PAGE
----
Given the experience of the last two and a half years of the Covid pandemic and the massive swings in employment and economic growth, you would think that we had reached our quota of shocking economic statistics.
Unfortunately, we do appear to be in the midst of yet another serious crisis. Last week the Office for National Statistics announced that the rate of inflation had increased to 9.4%.
We refer to this crisis, quite correctly, as a cost-of-living crisis. Very suddenly the cost of energy, something that very few households or businesses can live without, went through the roof. The latest figures indicate that the cost of energy is now infecting the cost of all other goods.
In order to respond to this crisis, we have to be very clear about where it came from. The war in Ukraine set off an energy price surge for both oil and gas.
Prices were already increasing as the economy came back to like after lockdowns, but the war in Ukraine sent it into hyper-drive. This is what has led us to our current predicament. It may sound pedantic to spell it out so simplistically, but it matters.
In recent weeks there have been an increasing number of reports of workers seeking pay increases to withstand the cost of living. These pay claims have received a rather frosty reception from policymakers.
Indeed, the Governor of the Bank of England has said that he doesn’t want to see any significant pay increases at all this year.
When we look at the Northern Ireland economy as a whole we can see that pay packets were climbing back from a low point during the pandemic with an average increase in the region of 5%. With inflation running at 9.4%, this is actually a real terms pay cut of almost 4.5%.
If, for example, your wages were £400 a week last year and you got a 5% raise to £420 per week this year, you may not know it, but you’ve actually experienced a real terms pay cut.
When compared to last year, you’re actually only earning £382 a week. In seeking a real terms pay rise, workers are just looking to make up the difference. Why then would the Governor of the Bank of England be so hostile to such claims?
The Governor doesn’t want to see pay increases because he believes that this will send prices even higher. His logic is that if workers demand more pay, firms will see this as another increase in costs and so will increase their prices even further.
This would then set off another round of pay claims, and on and on. This is known as a wage-price spiral.
When we look back at previous episodes of high inflation, it is perhaps easy to see why the Governor and other policymakers are so skittish. The 1970s saw sustained periods of inflation and increases in pay that tried to outrun it. It did not end well.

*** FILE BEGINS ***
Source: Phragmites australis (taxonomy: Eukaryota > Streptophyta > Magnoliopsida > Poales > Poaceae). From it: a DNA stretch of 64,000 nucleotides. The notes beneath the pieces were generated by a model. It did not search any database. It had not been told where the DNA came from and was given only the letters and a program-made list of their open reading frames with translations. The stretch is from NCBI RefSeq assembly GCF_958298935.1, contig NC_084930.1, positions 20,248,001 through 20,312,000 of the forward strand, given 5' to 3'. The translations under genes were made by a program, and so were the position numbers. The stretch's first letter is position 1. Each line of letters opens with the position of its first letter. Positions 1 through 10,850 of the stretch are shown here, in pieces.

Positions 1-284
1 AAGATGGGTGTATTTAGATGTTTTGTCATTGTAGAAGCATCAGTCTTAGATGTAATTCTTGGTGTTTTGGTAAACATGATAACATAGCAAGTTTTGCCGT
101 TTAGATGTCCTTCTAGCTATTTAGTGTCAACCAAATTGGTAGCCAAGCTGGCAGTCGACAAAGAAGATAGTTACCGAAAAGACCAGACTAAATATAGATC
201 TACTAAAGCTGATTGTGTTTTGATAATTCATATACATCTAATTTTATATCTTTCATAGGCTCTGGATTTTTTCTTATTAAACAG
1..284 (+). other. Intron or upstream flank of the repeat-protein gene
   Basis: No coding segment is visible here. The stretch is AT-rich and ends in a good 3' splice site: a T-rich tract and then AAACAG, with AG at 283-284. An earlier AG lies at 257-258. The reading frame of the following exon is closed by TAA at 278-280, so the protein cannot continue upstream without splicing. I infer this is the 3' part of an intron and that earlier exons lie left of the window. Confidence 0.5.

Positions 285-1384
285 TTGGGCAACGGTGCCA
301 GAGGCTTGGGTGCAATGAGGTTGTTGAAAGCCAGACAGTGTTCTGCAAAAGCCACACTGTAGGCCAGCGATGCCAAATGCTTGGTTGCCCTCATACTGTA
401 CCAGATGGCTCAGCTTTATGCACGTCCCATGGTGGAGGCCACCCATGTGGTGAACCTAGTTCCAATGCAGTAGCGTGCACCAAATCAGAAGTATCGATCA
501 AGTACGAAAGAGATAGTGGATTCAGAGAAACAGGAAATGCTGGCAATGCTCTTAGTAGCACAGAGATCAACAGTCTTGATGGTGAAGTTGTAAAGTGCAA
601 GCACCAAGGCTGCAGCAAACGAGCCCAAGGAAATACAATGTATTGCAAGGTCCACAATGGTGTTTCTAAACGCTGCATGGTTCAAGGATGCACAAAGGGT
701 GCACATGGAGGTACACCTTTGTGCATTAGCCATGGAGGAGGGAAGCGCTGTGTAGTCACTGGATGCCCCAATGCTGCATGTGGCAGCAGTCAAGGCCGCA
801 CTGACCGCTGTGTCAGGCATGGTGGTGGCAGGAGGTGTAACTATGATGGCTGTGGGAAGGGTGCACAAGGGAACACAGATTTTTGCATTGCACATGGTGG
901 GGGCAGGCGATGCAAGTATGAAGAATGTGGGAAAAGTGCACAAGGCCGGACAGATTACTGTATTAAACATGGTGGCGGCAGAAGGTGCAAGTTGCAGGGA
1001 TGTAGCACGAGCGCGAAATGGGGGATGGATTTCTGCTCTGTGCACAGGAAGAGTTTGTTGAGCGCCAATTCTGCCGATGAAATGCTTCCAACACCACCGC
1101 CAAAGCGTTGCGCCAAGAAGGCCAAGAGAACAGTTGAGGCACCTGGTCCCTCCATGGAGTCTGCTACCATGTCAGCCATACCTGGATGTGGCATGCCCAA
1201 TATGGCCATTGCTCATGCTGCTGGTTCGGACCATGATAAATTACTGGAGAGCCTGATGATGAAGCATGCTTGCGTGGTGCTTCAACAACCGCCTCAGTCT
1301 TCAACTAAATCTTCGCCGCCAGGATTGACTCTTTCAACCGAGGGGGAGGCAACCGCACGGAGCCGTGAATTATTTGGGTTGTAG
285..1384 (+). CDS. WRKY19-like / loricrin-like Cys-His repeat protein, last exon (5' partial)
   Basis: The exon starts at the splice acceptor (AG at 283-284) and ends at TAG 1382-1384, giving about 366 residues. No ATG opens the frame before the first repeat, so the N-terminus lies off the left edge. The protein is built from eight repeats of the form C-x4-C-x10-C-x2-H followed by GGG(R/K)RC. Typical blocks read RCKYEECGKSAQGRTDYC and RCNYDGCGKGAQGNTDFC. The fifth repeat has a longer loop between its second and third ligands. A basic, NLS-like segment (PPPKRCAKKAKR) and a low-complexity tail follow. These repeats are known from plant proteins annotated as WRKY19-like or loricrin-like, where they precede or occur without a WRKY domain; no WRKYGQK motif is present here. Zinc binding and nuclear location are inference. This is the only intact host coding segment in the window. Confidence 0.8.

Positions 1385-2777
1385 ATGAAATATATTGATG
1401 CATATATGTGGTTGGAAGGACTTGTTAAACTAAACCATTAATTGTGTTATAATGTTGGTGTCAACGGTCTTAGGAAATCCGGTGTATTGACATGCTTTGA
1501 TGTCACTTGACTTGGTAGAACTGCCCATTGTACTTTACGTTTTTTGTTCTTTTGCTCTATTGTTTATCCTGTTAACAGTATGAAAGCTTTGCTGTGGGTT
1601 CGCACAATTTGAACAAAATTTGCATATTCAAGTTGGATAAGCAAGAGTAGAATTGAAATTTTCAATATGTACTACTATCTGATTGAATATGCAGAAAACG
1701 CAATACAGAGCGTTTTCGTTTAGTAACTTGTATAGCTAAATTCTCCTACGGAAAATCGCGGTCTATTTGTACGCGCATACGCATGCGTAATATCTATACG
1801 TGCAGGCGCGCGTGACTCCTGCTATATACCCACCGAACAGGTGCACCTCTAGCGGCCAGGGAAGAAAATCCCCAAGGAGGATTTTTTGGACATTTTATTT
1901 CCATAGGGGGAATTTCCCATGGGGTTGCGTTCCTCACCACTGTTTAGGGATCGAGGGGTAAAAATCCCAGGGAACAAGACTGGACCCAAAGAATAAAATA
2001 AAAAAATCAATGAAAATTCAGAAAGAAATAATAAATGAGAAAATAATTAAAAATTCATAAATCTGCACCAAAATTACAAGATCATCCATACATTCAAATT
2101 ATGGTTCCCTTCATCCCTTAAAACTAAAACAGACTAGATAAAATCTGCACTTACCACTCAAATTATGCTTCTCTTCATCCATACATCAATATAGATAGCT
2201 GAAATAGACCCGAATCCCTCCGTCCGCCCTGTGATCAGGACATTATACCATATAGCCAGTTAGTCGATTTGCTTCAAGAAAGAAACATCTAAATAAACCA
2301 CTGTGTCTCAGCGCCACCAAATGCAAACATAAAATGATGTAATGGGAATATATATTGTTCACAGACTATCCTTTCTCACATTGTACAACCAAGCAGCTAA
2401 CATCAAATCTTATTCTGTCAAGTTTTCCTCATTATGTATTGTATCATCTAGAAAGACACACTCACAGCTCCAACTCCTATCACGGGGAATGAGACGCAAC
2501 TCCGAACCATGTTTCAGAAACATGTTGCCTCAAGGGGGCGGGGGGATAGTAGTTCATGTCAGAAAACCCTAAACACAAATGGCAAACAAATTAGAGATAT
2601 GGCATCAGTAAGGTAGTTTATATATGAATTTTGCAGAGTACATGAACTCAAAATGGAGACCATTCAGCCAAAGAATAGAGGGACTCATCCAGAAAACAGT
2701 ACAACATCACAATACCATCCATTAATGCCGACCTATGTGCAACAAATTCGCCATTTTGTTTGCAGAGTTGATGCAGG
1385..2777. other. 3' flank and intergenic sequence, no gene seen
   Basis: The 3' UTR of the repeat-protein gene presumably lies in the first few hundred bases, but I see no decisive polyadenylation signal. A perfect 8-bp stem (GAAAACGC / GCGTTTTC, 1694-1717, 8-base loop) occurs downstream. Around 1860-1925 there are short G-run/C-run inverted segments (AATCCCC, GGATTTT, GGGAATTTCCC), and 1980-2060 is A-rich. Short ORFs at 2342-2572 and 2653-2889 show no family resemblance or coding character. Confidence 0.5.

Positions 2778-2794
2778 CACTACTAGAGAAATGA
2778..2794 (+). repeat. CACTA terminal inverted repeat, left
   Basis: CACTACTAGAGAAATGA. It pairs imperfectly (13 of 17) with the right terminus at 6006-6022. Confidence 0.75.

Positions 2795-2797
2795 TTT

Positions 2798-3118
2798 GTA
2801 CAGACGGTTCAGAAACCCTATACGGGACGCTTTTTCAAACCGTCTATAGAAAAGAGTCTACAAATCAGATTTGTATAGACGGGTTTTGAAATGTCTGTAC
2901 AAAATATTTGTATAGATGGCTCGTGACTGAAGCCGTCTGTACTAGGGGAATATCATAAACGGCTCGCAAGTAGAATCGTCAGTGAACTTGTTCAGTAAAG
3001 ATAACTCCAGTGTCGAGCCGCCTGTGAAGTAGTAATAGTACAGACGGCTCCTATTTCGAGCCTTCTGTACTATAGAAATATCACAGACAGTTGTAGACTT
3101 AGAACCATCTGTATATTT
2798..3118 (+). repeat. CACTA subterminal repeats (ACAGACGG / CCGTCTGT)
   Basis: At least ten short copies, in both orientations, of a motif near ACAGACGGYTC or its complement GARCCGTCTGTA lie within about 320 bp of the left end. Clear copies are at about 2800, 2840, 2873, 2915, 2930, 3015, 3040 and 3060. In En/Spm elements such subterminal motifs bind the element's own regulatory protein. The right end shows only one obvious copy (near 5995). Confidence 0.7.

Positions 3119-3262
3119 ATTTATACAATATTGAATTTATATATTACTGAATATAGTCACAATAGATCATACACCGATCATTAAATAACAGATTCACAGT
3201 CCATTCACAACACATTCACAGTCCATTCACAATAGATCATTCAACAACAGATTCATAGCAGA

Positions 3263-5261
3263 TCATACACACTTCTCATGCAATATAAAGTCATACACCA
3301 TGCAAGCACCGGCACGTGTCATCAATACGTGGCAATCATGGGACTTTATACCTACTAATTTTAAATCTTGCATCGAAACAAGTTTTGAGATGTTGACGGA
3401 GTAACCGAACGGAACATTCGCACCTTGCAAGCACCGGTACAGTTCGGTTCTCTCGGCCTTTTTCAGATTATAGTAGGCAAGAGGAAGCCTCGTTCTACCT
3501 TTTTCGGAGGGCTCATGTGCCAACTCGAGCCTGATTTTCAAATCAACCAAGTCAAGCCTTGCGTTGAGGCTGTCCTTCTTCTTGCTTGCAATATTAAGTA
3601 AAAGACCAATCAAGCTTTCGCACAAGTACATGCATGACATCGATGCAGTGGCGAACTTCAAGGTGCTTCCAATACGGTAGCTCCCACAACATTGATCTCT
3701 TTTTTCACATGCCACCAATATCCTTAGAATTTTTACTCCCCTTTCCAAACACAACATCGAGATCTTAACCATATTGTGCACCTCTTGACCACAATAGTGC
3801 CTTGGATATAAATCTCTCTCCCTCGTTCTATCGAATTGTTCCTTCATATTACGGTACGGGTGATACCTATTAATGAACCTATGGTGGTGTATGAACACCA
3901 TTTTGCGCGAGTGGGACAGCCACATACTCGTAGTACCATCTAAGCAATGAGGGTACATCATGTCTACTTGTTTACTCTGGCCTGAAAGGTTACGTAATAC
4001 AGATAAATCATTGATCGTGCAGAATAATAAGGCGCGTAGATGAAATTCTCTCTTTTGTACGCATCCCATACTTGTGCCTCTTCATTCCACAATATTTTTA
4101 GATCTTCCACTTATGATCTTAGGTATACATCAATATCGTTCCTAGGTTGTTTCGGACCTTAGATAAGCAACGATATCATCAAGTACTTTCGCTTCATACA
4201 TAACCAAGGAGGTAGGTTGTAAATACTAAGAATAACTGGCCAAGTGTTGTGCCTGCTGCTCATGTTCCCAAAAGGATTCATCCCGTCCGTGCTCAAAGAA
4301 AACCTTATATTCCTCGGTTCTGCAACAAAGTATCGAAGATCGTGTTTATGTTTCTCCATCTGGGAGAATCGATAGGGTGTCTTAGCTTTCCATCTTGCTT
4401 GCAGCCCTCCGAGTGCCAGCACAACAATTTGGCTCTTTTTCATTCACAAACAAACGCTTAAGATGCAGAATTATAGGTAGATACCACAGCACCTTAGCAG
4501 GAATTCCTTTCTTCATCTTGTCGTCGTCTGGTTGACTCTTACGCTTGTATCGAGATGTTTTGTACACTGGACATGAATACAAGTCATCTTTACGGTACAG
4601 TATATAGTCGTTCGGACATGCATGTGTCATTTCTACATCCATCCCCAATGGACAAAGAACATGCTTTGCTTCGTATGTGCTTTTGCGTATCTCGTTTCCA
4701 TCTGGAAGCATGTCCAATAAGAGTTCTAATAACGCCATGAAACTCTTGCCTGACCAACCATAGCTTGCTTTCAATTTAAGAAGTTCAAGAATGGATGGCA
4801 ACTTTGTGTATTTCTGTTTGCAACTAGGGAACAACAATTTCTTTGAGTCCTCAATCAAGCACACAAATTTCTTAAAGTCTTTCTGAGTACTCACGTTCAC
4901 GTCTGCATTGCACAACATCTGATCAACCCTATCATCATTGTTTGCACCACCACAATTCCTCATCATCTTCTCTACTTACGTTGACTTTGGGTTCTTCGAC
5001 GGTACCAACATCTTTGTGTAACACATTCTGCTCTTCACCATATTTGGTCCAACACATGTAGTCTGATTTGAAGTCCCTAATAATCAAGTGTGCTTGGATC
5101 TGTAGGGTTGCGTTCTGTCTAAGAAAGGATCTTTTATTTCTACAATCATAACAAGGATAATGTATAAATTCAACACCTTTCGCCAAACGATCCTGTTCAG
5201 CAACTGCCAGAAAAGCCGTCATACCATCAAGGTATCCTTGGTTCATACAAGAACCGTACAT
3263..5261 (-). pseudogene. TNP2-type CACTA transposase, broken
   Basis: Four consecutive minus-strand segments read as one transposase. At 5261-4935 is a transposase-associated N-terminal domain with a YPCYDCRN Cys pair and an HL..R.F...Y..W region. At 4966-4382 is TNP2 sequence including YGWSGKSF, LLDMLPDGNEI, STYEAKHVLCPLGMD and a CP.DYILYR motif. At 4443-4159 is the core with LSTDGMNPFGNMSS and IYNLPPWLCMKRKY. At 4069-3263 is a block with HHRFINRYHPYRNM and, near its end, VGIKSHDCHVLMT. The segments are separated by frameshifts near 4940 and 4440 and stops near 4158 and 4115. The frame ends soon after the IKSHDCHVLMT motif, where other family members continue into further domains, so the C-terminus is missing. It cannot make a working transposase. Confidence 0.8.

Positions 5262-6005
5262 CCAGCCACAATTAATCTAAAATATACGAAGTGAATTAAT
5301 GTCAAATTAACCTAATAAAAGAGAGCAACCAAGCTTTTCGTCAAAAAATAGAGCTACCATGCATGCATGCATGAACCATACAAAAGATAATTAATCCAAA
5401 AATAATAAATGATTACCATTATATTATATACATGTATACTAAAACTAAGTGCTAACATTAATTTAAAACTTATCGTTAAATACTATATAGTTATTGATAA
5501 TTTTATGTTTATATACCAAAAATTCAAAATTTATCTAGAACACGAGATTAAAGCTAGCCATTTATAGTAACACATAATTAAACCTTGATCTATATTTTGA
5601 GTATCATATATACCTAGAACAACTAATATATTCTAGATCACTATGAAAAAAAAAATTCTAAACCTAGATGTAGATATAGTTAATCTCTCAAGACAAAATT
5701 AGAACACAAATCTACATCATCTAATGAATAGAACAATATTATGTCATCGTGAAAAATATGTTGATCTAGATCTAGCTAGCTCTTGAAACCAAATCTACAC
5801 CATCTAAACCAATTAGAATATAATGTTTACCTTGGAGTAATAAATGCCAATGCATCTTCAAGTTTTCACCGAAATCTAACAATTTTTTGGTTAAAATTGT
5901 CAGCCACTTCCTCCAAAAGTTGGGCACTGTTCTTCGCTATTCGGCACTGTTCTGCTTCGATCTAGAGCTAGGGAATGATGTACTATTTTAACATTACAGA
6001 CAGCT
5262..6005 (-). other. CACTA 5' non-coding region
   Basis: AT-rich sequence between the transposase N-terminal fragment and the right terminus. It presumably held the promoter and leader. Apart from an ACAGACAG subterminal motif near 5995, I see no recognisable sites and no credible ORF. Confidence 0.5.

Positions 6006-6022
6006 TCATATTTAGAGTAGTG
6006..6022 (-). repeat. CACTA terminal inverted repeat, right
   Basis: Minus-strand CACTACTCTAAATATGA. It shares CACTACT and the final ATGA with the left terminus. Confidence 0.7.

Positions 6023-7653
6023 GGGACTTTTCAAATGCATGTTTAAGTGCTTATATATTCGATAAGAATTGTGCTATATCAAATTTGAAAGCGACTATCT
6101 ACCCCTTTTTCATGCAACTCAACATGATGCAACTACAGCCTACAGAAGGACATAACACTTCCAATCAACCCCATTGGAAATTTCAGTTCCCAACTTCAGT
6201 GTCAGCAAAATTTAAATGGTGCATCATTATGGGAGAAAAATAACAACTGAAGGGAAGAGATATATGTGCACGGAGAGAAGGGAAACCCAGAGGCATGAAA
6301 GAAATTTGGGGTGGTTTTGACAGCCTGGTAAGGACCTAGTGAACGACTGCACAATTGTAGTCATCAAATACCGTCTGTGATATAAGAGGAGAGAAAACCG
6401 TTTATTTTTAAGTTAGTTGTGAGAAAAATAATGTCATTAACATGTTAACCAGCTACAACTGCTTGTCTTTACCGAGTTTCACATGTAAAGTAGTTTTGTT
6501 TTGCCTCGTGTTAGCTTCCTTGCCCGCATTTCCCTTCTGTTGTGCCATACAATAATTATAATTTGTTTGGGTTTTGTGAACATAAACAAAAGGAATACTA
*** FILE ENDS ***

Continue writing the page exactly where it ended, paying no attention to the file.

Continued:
However, the comparison between today and the 1970s is not an accurate one. Back then inflation was truly out of control. We didn’t know where it started and we really didn’t have any idea how or when it would end. Pay claims and prices took on a life of their own. However bad our current predicament may be, we’re not in that space.
Nevertheless, pay restraint is now put forward as the only responsible reaction to this crisis. But is it really responsible? If we were to heed the advice of those who say that wages must be held down, what would the impact on our economy be?
The reality is that spending and consumption in our economy would contract significantly. Less spend in our local economy means businesses having to close and jobs lost. There is every chance that such a strategy would pull us into a recession. For sure recessions tend to kill off inflation, but they also tend to kill off vast swathes of the economy in the process.
The worst part of this scenario is that even if we do bring about this recession, it is completely possible we still won’t kill off inflation entirely.
That is because the root cause of our current inflationary cycle is still external to us. As long as the war in Ukraine keeps stoking energy prices, no amount of self-flagellation on pay is going to save us.
Pay rises didn’t cause the current wave of inflation and therefore pay restraint won’t automatically bring it back into line.
Policymakers would do well to recognise the real economic dangers of the path they are bringing us down.
Paul MacFlynn is a senior economist and co-director of the Nevin Economic Research Institute (Neri)